I would briefly like to touch upon two contrasting changes that have occurred at my field site from my May 2013 visit to now. The entire Rampur tehsil with its 30 villages was the first Indian tehsil to get optical fibre based broadband connectivity, last year. Now, 25 of those 30 telecentres are closed. Last year during my visit, the then newly started telecentre at Rampur was hosting its first batch of digital literacy classes  for female students. Eight such batches, of size 5-10 students each, have completed the course till now. Still, to my surprise the 100 mbps Internet service is largely an unknown entity in the village.
The same village had around 12 mobile phone retail/repair shops in May 2013. Now, that number is 25. With an exception of very few below poverty line families every family has at least one mobile phone. Majority of people are aware of the mobile phone functionalities, tariffs and schemes. The village has already crossed the Chinese cell phones hype cycle . Except for the few who have access to the telecentre, rest of the Internet users in the village – roughly ten percent of the population – depend on mobile Internet. Interestingly, it was during my fieldwork in the last month that 3G mobile Internet service got activated in the village. While the actual 3G users were handful due to cost reasons, the buzz surrounding it was fascinating to say the least .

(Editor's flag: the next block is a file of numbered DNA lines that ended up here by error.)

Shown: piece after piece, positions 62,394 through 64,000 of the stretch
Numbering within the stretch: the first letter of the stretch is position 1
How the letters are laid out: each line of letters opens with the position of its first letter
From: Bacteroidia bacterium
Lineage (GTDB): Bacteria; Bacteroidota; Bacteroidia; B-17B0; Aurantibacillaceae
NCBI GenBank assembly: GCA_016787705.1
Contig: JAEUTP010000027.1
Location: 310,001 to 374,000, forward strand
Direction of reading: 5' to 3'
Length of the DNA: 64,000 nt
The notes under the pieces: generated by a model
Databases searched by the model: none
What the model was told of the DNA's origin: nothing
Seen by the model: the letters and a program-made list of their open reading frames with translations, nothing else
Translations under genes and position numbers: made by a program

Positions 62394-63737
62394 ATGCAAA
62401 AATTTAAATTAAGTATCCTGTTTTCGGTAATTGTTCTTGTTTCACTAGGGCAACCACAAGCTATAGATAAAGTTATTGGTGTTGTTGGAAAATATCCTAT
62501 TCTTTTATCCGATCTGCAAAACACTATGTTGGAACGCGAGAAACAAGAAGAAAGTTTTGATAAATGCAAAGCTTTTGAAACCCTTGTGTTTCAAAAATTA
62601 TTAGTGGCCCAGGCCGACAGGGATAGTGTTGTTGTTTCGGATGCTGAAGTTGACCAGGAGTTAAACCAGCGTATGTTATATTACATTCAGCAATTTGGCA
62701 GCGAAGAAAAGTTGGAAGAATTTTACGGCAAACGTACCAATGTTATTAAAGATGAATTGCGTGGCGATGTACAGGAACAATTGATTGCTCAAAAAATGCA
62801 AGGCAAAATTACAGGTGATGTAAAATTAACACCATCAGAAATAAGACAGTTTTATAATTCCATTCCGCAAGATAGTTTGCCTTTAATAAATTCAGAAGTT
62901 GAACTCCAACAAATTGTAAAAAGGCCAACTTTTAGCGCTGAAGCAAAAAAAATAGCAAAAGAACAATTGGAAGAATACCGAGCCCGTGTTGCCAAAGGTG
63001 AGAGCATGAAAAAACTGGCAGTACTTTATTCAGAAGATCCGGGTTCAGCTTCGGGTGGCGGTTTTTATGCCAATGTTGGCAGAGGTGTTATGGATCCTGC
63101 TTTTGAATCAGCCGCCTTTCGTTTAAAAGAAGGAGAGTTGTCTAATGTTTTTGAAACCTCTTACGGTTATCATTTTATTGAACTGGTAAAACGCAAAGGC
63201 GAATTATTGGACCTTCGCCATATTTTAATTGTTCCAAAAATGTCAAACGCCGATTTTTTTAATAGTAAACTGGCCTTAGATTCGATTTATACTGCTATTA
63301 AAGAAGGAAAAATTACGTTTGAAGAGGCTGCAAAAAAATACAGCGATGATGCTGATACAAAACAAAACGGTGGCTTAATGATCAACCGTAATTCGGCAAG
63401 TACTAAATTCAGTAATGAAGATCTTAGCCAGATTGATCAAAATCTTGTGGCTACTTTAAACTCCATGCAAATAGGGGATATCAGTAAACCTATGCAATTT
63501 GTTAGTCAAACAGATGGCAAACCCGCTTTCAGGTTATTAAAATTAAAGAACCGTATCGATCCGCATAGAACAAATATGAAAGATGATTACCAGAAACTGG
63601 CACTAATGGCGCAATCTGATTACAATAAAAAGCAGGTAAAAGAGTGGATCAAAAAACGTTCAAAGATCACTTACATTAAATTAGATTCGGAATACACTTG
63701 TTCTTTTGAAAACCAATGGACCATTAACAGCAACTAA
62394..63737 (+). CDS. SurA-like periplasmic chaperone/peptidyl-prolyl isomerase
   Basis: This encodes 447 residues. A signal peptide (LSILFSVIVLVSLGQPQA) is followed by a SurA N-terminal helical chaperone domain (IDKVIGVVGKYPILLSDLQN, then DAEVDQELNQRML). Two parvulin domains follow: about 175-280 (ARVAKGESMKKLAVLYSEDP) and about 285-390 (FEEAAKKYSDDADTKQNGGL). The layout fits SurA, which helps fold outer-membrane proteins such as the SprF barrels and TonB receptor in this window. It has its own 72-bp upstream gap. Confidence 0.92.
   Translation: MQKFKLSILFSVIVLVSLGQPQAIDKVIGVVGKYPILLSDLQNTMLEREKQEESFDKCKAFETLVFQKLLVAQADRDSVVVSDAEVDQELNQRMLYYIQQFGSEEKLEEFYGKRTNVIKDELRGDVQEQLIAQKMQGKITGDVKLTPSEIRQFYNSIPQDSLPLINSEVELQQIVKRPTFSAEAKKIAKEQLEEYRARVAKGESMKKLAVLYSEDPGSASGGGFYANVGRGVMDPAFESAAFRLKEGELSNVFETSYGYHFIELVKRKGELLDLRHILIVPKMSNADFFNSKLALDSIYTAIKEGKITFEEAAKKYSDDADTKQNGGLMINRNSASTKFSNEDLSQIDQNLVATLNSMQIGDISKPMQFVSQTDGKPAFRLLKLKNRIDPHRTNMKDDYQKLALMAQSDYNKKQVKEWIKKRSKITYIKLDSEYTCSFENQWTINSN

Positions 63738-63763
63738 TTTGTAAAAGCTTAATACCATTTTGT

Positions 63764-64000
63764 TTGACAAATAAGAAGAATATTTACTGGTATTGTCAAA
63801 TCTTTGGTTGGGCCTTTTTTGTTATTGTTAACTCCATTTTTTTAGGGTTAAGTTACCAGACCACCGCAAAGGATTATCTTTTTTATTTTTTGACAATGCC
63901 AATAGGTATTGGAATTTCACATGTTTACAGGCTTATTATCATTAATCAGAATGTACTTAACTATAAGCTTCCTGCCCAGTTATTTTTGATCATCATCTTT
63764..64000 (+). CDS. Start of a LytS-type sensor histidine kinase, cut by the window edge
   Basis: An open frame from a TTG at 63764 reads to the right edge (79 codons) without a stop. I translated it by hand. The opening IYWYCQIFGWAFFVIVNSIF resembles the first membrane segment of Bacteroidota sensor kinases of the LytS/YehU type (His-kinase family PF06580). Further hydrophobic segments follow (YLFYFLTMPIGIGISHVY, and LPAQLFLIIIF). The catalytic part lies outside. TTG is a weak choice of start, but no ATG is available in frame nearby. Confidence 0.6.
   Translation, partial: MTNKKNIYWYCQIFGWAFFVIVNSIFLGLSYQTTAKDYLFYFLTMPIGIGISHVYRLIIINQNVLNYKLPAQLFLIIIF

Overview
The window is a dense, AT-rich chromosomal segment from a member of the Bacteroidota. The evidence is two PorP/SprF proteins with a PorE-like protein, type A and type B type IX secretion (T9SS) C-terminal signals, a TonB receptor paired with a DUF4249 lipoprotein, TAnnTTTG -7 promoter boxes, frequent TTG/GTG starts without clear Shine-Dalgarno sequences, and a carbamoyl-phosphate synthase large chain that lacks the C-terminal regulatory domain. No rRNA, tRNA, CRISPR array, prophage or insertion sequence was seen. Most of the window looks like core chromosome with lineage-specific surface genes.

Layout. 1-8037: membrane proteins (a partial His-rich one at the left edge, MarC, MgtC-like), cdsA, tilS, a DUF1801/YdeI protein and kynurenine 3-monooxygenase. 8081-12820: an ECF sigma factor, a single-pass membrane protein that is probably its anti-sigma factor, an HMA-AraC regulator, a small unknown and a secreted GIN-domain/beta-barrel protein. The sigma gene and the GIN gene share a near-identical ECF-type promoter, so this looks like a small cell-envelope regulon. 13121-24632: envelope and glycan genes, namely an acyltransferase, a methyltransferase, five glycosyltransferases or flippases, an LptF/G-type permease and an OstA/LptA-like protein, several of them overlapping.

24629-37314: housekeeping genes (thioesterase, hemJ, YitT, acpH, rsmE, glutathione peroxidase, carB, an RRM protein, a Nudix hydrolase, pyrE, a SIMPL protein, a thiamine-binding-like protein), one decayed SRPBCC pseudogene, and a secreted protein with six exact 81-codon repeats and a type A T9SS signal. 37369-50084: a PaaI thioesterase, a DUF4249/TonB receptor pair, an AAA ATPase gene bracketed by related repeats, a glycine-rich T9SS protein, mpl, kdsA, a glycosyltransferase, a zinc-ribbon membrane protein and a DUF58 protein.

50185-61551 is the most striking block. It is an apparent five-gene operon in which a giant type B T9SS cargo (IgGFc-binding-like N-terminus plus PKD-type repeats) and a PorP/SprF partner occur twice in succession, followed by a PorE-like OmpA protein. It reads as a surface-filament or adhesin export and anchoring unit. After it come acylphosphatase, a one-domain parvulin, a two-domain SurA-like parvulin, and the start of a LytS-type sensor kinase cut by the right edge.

In both, the telecentre sub-ecosystem—which failed due to many reasons, unsustainable policy and disemebedded epistemology being the central ones—and the burgeoning mobile and smart phones sub-ecosystem, Internet in the village is largely being used for entertainment purposes.